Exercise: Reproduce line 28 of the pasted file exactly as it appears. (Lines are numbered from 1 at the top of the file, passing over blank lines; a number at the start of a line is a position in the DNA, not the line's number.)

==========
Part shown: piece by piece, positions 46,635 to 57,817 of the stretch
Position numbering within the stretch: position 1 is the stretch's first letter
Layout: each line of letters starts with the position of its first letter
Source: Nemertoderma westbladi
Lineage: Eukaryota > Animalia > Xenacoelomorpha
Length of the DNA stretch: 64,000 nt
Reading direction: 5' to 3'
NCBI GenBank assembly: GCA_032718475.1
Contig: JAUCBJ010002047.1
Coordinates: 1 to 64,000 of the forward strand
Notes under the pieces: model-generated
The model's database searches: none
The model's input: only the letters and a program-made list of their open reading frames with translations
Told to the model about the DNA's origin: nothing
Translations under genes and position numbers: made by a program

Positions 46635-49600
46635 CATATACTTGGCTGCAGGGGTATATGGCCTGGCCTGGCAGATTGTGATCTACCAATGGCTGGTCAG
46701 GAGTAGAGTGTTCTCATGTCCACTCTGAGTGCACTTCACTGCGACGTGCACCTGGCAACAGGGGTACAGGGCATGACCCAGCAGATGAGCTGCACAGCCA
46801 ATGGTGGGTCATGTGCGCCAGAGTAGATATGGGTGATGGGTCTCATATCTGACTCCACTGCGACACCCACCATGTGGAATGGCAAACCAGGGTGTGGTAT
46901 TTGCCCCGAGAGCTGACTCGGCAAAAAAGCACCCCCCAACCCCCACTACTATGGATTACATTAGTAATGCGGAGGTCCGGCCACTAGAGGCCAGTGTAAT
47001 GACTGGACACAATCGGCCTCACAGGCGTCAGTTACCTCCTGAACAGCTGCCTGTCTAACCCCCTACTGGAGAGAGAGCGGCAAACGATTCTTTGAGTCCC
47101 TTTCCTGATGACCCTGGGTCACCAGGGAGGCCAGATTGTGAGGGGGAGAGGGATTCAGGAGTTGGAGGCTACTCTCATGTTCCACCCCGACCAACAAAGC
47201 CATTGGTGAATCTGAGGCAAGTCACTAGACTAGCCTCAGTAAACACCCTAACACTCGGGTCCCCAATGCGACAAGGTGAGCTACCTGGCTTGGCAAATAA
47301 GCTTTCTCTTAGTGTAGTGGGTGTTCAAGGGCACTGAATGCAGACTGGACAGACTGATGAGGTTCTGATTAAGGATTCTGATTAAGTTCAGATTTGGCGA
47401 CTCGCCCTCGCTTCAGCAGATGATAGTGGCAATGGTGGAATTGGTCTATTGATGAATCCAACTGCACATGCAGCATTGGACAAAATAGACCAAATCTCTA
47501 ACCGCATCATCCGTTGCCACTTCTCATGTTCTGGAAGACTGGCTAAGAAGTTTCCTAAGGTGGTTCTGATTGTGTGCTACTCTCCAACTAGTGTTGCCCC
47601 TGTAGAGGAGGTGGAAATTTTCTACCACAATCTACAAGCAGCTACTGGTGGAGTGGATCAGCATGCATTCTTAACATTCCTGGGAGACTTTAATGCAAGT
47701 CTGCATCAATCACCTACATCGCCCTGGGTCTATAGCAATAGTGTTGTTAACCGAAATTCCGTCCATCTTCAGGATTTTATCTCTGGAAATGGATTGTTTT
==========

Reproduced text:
47701 CTGCATCAATCACCTACATCGCCCTGGGTCTATAGCAATAGTGTTGTTAACCGAAATTCCGTCCATCTTCAGGATTTTATCTCTGGAAATGGATTGTTTT